MLB commissioner responds to Gov. Lamont on baseball contraction plan
In a two-page letter responding to Gov. Ned Lamont’s criticism of Major League Baseball’s plan to eliminate team affiliations of 42 Minor League Baseball teams, including the Norwich Sea Unicorns, MLB Commissioner Rob Manfred blasted minor league officials for releasing confidential negotiations and spreading an “inaccurate and distorted account” of the plan to contract the minor league system.
Manfred outlined several points to “clear up the misconceptions” and assured the governor that all clubs slated to lose Major League affiliations would be able to continue operating “with some level of support from Major League Baseball,” Manfred wrote.
Manfred also urged Lamont to tell officials from the state’s minor league teams “to cease the unproductive campaign of misinformation and commit to negotiating in good faith. Such encouragement will help protect Minor League Baseball in Connecticut.”
The proposal by MLB to eliminate 42 minor league teams and reduce the amateur draft from 40 rounds to 20 rounds became public in October and would be part of a new professional agreement between MLB and MiLB starting after the 2020 baseball season. MLB has proposed offering that teams and cities losing their major league team affiliations field lower-level teams with undrafted players hopeful of attracting attention of major league scouts.
Public outrage has ranged from the local level, with Norwich Mayor Peter Nystrom sending letters to his counterparts in the 41 other cities slated to lose their teams, to state legislators and governors and Congress. Critics have questioned the financial viability of lower-level independent teams.
In his Dec. 2 letter to Manfred, Lamont said Norwich has proven its commitment to providing a top-quality facility by investing $800,000 in capital improvements to the Thomas J. Dodd Memorial Stadium, including installing new LED stadium field lights.
“I am a lifelong baseball fan myself, and it is apparent how beneficial a robust minor league system has been for the game,” Lamont’s letter continued. “These organizations provide the foundation for the outstanding on-field product we see in major league ballparks across the country. The elimination of this team would prevent thousands of fans in this region from attending professional baseball games and enjoying this great American pastime, which many of us have grown up with and valued throughout our lives.”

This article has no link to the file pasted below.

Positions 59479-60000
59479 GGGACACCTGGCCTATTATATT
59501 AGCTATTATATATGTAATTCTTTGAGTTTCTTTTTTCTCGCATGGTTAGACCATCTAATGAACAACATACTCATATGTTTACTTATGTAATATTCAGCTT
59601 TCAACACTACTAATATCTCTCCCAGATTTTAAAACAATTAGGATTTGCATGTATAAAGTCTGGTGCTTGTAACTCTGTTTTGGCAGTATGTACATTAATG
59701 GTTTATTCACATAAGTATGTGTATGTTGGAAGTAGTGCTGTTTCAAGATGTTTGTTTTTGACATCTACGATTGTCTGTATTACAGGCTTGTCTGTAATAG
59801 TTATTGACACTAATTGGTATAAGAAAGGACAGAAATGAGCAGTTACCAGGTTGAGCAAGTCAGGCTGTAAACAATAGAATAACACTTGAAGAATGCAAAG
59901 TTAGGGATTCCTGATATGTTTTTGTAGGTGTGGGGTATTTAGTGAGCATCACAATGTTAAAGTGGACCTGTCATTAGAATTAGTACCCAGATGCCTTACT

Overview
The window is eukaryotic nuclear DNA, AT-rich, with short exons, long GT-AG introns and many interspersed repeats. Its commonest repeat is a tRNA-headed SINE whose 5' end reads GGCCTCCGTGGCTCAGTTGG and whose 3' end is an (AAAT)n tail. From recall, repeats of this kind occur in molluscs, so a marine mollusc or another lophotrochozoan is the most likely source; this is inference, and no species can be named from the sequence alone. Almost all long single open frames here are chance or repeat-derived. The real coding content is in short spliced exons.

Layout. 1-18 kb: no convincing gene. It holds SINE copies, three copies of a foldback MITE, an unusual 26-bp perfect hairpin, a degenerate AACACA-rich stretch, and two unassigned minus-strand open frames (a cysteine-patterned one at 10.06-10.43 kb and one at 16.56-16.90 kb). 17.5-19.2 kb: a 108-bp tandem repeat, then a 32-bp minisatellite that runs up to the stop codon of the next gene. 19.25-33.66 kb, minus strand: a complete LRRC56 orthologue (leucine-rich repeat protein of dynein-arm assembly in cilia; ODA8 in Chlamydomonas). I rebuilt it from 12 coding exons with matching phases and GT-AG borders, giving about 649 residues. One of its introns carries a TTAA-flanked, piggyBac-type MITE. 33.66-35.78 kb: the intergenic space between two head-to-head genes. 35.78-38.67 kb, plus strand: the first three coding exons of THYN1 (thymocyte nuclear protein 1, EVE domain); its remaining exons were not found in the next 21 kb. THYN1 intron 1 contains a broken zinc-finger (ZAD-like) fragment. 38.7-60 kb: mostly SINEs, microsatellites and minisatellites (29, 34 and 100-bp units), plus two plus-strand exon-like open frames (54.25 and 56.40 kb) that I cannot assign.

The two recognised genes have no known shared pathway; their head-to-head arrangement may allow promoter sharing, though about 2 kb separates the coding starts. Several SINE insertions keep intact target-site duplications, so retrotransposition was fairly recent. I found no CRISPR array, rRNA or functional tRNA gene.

Norwich and the newly named Norwich Sea Unicorns signed a new 10-year lease last summer — approved by both minor and major leagues — just two months before the contraction plan was revealed.
“It is not Major League Baseball’s goal to eliminate any club in these negotiations,” Manfred wrote to Lamont. “We have made clear to Minor League Baseball that we have a plan for every Minor League club to continue operations with some level of support from Major League Baseball.”
Manfred said MLB has provided “hundreds of millions of dollars per year” in subsidies to minor league teams, with major league clubs paying salaries, training and travel costs. The proposed changes would improve salaries, better health and nutrition services for the remaining minor league contracted players, reduce travel times and ensure adequate minor league facilities.
Negotiations have become increasingly contentious between the major and minor leagues, including a late-night meeting Friday, Dec. 13, that resulted in dueling statements by the two parties, as reported by the Los Angeles Times.
In its four-page statement, Minor League Baseball accused Major League Baseball of issuing of “repeatedly and inaccurately” describing its stance on the big issues, and Major League Baseball responding by threatening to eliminate the entire affiliated minor league system and allowing teams to affiliate with “any minor league team or potential team in the United States,” the LA Times quoted the statement as saying.
“I want to emphasize that I remain committed to a good faith negotiation with Minor League Baseball,” Manfred wrote to Lamont, “that addresses the serious concerns mentioned (in the letter). I am more than open to solutions that involve professional baseball continuing in all of its current locations. To achieve such a result, however, Minor League Baseball must return to the negotiating table and make a similar good faith commitment.”
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